The Russian Opposition Should Seek a Diverse Structure

May 22, 2017

Mikhail Khodorkovsky comments on his participation at the Russia Forum in Vilnius on May 18-19.   

I recently returned from Vilnius where I attended the Russia Forum, organised by my close acquaintance – the current Foreign Minister of Lithuania, Linas Linkevicius.  People came together to hold a very productive discussion on the perspectives of the Russian opposition and its current plans.  The meeting turned out to be, contrary to my fears, not at all anti-Russian, but more unfriendly towards Vladimir Putin.  The audience was very well prepared and didn’t go easy on me; after the forum I was thoroughly “interrogated” for two hours on my views by around 50 people.

I will mention one moment in particular: I explained to the Forum why I believe it would be counterproductive for the Russian opposition forces to merge, and that it would be more beneficial to form a number of independent groups with their own political cabinets, their own sources of funding and their own support bases.  The key reason for this is the importance of the coalition structure of protest as a vaccine against the reestablishment of authoritarianism.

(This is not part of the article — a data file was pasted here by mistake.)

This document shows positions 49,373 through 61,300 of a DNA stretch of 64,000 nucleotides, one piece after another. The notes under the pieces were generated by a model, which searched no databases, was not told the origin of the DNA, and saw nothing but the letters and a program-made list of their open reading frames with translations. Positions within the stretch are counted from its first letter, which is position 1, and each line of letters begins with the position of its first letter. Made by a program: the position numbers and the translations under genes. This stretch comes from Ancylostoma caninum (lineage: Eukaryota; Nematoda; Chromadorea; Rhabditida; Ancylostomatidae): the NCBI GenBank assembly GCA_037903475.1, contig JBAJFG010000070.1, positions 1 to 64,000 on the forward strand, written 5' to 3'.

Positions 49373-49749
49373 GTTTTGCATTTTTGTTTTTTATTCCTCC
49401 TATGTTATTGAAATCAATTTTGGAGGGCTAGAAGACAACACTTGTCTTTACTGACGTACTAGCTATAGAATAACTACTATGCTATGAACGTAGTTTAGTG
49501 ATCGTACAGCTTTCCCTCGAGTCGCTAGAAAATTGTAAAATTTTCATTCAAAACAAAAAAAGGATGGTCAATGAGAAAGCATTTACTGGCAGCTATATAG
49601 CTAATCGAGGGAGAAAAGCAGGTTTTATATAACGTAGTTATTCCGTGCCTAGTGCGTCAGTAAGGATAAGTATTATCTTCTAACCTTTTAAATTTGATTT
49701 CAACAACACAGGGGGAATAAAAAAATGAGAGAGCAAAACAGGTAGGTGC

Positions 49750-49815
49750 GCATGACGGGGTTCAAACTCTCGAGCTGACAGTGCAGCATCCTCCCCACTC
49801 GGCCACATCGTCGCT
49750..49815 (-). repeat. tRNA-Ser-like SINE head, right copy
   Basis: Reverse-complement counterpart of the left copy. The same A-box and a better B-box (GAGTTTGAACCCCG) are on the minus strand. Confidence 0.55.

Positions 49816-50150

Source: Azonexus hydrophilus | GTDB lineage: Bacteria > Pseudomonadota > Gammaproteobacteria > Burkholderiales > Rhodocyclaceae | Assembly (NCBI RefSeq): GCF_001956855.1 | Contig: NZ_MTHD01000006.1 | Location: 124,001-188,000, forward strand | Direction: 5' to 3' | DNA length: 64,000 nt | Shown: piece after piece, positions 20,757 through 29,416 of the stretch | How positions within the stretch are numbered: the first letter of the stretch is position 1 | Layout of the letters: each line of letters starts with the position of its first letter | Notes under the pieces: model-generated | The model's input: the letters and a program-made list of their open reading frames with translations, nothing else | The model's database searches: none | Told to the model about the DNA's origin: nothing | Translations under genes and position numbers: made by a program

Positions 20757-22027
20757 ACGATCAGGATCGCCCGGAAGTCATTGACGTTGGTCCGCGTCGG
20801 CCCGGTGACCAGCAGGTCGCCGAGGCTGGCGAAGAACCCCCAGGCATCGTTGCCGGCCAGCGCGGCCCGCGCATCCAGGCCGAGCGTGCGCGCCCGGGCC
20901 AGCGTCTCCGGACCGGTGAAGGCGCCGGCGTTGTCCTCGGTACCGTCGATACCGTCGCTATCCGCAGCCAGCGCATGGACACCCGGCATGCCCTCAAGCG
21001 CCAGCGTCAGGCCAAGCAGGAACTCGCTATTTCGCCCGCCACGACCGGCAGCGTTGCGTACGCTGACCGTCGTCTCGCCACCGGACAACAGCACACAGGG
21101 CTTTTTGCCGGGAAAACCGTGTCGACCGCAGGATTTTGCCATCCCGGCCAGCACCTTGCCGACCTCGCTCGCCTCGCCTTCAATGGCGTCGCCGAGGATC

The following day I received an unexpected response from the Navalny team which quite plainly set out their relationship towards coalition: “we are in a coalition while it is still useful for us.”  I cannot say that I agree with such an approach (Putin doesn’t need a coalition at the moment, and so he treads on everyone around him besides his own inner circle).  It is precisely for this reason that there’s no point in expecting the creation of a system of checks and balances after a member of the current opposition comes to power as long as such a government is not based on an oppositional and coalition system.  The ascent to power will necessarily require negotiating with different political forces, and this negotiation should be conditional and retractable.

Therefore, regardless of the inherent difficulties of such a path, the Russian opposition should seek a diverse structure, and its leaders should find their own, independent support groups.  We need at least 3-4 independent and young political leaders; leaders who are ambitious yet able to work in a coalition.  That is how we, Open Russia, see our mission.

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